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Brexit

Author: Harold D. Clarke
Publisher: Cambridge University Press
ISBN: 1108293662
Size: 76.41 MB
Format: PDF
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In June 2016, the United Kingdom shocked the world by voting to leave the European Union. As this book reveals, the historic vote for Brexit marked the culmination of trends in domestic politics and in the UK's relationship with the EU that have been building over many years. Drawing on a wealth of survey evidence collected over more than ten years, this book explains why most people decided to ignore much of the national and international community and vote for Brexit. Drawing on past research on voting in major referendums in Europe and elsewhere, a team of leading academic experts analyse changes in the UK's party system that were catalysts for the referendum vote, including the rise of the UK Independence Party (UKIP), the dynamics of public opinion during an unforgettable and divisive referendum campaign, the factors that influenced how people voted and the likely economic and political impact of this historic decision.

Brexit

Author: Harold D. Clarke
Publisher: Cambridge University Press
ISBN: 1107150728
Size: 18.69 MB
Format: PDF, ePub, Mobi
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The first comprehensive, authoritative study of the political, economic and social forces which led to Brexit and its likely consequences.

Brexit

Author: Harold D. Clarke
Publisher: Cambridge University Press
ISBN: 9781316605042
Size: 28.96 MB
Format: PDF, ePub
View: 7086
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In June 2016, the United Kingdom shocked the world by voting to leave the European Union. As this book reveals, the historic vote for Brexit marked the culmination of trends in domestic politics and in the UK's relationship with the EU that have been building over many years. Drawing on a wealth of survey evidence collected over more than ten years, this book explains why most people decided to ignore much of the national and international community and vote for Brexit. Drawing on past research on voting in major referendums in Europe and elsewhere, a team of leading academic experts analyse changes in the UK's party system that were catalysts for the referendum vote, including the rise of the UK Independence Party (UKIP), the dynamics of public opinion during an unforgettable and divisive referendum campaign, the factors that influenced how people voted and the likely economic and political impact of this historic decision.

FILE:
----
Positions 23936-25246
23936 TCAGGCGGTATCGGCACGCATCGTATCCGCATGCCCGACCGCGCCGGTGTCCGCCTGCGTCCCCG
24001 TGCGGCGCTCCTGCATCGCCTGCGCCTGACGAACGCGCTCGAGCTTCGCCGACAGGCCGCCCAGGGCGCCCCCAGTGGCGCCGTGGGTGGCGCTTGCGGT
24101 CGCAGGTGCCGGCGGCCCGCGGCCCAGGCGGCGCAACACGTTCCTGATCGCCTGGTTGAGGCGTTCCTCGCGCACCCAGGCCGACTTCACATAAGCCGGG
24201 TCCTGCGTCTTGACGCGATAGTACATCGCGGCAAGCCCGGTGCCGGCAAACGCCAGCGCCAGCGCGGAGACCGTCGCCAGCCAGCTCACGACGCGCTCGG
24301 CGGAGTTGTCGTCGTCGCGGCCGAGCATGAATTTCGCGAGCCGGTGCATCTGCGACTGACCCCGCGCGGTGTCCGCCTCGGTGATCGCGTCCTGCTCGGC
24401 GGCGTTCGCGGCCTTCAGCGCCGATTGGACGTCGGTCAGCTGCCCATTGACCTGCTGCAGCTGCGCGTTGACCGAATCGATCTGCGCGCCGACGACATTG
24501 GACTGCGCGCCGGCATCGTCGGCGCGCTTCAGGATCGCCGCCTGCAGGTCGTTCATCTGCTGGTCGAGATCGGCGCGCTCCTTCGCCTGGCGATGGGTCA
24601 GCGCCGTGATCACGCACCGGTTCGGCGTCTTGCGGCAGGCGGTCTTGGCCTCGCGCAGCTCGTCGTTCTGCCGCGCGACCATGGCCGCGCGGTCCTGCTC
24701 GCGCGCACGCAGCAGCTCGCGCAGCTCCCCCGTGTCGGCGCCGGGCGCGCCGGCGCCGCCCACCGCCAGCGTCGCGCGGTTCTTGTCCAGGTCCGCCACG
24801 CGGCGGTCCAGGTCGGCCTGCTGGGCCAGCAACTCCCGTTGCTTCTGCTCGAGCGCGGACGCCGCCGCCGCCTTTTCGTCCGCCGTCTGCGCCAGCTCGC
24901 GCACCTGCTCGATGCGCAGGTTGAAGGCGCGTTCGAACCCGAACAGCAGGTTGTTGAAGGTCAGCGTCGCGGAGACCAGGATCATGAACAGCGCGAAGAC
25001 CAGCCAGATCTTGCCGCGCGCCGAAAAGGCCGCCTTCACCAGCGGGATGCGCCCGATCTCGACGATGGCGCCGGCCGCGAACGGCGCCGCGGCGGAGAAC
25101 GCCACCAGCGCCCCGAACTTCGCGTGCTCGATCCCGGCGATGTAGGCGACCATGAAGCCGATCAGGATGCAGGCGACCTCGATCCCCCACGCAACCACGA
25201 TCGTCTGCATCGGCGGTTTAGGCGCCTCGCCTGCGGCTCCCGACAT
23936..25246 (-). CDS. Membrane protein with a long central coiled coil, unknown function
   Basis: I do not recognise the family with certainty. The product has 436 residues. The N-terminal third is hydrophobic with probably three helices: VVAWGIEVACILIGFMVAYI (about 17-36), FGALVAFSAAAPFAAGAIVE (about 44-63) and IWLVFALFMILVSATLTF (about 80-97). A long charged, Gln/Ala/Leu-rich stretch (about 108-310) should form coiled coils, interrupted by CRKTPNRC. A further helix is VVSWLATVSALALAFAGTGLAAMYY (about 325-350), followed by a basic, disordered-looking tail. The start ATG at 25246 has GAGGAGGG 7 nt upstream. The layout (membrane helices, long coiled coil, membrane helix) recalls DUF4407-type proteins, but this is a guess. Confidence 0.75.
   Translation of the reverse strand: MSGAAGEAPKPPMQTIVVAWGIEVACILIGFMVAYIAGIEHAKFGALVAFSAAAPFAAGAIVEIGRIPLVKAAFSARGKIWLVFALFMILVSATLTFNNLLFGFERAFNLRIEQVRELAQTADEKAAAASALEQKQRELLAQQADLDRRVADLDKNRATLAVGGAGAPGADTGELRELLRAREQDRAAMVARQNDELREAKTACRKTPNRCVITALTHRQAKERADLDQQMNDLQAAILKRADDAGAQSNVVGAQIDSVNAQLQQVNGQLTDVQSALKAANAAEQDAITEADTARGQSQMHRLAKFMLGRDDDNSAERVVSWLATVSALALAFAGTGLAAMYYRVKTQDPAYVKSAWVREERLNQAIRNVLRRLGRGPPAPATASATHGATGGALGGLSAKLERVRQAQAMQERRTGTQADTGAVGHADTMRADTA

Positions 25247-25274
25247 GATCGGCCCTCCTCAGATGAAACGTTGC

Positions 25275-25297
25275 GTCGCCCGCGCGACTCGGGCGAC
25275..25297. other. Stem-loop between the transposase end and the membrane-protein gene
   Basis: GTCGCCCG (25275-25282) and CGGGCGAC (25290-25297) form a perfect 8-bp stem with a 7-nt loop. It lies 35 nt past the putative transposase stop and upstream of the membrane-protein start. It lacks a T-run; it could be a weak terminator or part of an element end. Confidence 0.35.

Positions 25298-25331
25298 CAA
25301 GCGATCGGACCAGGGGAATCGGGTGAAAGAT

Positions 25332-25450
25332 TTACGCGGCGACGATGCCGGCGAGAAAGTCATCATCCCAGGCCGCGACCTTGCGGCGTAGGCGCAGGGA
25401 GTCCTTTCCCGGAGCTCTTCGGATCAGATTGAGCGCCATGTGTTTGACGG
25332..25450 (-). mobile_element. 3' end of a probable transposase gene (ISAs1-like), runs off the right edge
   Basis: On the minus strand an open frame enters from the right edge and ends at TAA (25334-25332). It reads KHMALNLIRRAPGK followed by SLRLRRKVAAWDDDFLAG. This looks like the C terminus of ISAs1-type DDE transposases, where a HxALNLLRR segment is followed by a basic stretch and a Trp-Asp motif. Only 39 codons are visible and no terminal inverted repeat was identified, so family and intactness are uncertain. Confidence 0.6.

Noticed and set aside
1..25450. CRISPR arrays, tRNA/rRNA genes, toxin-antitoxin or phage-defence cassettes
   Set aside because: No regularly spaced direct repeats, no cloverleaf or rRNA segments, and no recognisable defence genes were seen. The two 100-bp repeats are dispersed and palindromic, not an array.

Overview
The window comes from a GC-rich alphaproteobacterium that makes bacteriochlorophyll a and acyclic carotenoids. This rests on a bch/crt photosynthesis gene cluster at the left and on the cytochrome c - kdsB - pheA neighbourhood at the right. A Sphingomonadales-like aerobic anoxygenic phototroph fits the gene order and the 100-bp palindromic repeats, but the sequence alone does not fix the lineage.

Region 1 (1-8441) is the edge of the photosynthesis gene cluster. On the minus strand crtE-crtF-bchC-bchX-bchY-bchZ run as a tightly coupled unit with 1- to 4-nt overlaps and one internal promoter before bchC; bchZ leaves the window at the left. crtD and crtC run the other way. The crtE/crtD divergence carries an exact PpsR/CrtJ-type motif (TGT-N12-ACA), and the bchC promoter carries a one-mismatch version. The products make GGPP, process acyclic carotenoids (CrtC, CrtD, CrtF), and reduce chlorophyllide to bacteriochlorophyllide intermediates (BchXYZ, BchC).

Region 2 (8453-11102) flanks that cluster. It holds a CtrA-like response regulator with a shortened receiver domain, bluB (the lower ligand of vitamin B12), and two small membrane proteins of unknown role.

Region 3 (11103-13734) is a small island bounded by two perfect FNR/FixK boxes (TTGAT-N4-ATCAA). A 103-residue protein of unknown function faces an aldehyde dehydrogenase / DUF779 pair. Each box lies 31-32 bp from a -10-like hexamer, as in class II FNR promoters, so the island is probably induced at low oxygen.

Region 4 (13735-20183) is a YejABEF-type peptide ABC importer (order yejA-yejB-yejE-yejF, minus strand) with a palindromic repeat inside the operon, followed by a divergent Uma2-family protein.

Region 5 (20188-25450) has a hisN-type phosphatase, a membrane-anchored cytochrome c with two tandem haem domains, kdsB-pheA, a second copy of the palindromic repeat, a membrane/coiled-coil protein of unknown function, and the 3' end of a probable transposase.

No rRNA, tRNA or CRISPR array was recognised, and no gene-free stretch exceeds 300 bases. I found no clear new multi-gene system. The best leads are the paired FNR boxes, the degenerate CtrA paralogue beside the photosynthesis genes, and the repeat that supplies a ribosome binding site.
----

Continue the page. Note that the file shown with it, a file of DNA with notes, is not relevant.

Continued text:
Understanding Brexit

Author: Graham Taylor
Publisher: Emerald Group Publishing
ISBN: 1787146782
Size: 78.11 MB
Format: PDF, Docs
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On 23rd June 2016, the United Kingdom shocked the world by voting to leave the European Union. This short book examines why this happened, examining the historical, economic, political, social and cultural reasons that led to the Brexit vote.

Europe S Brexit

Author: Tim Oliver
Publisher:
ISBN: 9781788210522
Size: 77.22 MB
Format: PDF, ePub, Mobi
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This book offers an in-depth, ground-up analysis of the attitudes and opinions of the rest of Europe towards Brexit. Drawing on the research of country experts, the book provides essential context and insight into the likely approach of the European nations towards the UK at this historic juncture.

Why The Uk Voted For Brexit

Author: Andrew Glencross
Publisher: Springer
ISBN: 1137590017
Size: 71.62 MB
Format: PDF
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This book studies the unprecedented decision of 23 June 2016, which saw the UK electorate vote to leave the EU, turning David Cameron’s referendum gamble into a great miscalculation. It analyzes the renegotiation that preceded the vote, before examining the campaign itself so as to understand why the government’s strategy for winning foundered. It then evaluates the implications that this decision has for the country’s international relations as well as for its domestic politics. The author’s final reflections are on the political philosophy of Brexit, which is founded on a critique of representative democracy. Yet the use of direct democracy to trigger EU withdrawal leaves the supposedly sovereign British people at an impasse. For it is up to the people’s representatives to negotiate the terms of Brexit. By engaging with a highly charged political debate in an accessible and non-partisan manner this book will appeal to a broad readership of academics, policy-makers, journalists, and interested citizens.